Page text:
Moving out of your parents’ home is a huge step, and anyone who now has a place they can call their own can attest to that. As a young adult, it’s only natural if you feel both excited and scared to finally live independently. While it is indeed a challenge to have full responsibility for your life, it’s important to not be overwhelmed by the amount of work that you need to do before and when you finally move out.
List down your needs, preferences, and budget for the long run
Make sure you think about whether you want to acquire or rent a property, how much you’re willing to spend, how much space you need, and how you’ll manage it. Would you rather live with the convenience of being near your office in Salt Lake City or would you prefer the quieter side of Utah?
Make a list of the things you want your future home to have and then, categorize them into “negotiables” and “non-negotiables.” This way, you can instantly cross off what you can’t afford or those that don’t satisfy any of your “non-negotiables.” Having a list makes it easier to spot red flags. As for your budget, stick to it when it comes to successfully maintaining the space and lifestyle you want.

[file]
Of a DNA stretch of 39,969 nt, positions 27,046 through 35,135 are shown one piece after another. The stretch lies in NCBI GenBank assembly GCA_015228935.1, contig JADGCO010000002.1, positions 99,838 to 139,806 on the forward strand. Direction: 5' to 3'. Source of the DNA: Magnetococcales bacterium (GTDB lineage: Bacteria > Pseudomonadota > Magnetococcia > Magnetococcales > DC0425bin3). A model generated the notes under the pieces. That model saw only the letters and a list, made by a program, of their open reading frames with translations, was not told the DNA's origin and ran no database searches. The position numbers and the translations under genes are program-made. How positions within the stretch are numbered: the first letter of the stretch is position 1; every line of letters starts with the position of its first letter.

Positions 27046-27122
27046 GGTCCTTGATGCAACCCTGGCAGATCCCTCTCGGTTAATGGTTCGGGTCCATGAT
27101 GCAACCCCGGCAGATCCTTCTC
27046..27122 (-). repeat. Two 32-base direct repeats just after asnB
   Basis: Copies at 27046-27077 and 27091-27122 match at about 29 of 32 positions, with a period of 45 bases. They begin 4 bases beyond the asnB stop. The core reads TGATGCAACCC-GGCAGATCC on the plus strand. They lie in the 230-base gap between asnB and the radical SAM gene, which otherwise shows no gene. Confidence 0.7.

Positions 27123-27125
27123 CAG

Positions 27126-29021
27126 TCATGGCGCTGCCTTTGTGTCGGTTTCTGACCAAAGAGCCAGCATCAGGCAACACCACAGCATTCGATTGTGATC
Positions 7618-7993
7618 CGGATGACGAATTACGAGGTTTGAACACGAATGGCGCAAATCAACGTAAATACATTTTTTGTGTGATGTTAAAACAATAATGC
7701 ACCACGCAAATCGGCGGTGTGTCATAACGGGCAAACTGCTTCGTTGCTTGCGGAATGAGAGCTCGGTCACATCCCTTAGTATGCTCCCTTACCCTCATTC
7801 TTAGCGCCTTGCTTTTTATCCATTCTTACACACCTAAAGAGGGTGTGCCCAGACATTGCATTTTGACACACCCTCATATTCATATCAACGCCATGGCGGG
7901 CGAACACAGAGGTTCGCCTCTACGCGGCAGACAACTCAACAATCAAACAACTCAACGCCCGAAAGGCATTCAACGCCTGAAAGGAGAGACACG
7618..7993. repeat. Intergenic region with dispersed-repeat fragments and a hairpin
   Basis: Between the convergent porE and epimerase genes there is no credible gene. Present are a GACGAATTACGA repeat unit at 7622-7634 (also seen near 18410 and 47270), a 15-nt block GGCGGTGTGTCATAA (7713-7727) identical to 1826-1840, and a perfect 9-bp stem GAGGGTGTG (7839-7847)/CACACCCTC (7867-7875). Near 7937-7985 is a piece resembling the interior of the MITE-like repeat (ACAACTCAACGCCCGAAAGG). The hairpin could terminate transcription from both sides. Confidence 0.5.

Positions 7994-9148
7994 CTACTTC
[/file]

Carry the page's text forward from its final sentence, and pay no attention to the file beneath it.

Be well-equipped for your regular chores and routine
Now that you’ll be living solo, you have to take responsibility for your schedule and all the chores that need to get done. These include washing the dishes, taking out the trash, doing your laundry, cooking your meals, going places, and other things that are part of our daily life. It’s important to set a routine for these chores.
Also, list your essential home appliances by priority and see if the place you’re eyeing includes some of these. You’ll need bins, a washer, basic kitchenware and silverware, and an allocated budget for groceries and transportation.
Invest to protect your space
Managing your own place involves a lot of investment, which concerns not only the property itself but also its upkeep and the maintenance of the appliances as well. One of the things every newly independent young adult needs to know is that spending on quality furnishing or appliances and regularly maintaining them will save you more money in the long run.
Right now, it may seem like going to the laundromat weekly costs less than shelling out cash to buy a washer, but actually, it’s much better to invest a chunk of your first paycheck in a washer and dryer so that you’ll have more mobility with your future paychecks. The same goes for actively having the budget for appliance repair. For example, if you don’t have an emergency budget for the repair of your washer, you’ll only get caught up with a hunk of metal you can’t use and a growing pile of dirty laundry.
In the end, what’s important is making the most of what you have and staying organized. This will help you ensure that you have the means to sustain the life you’ve signed up for and if you play your cards right, one you’ll grow to love.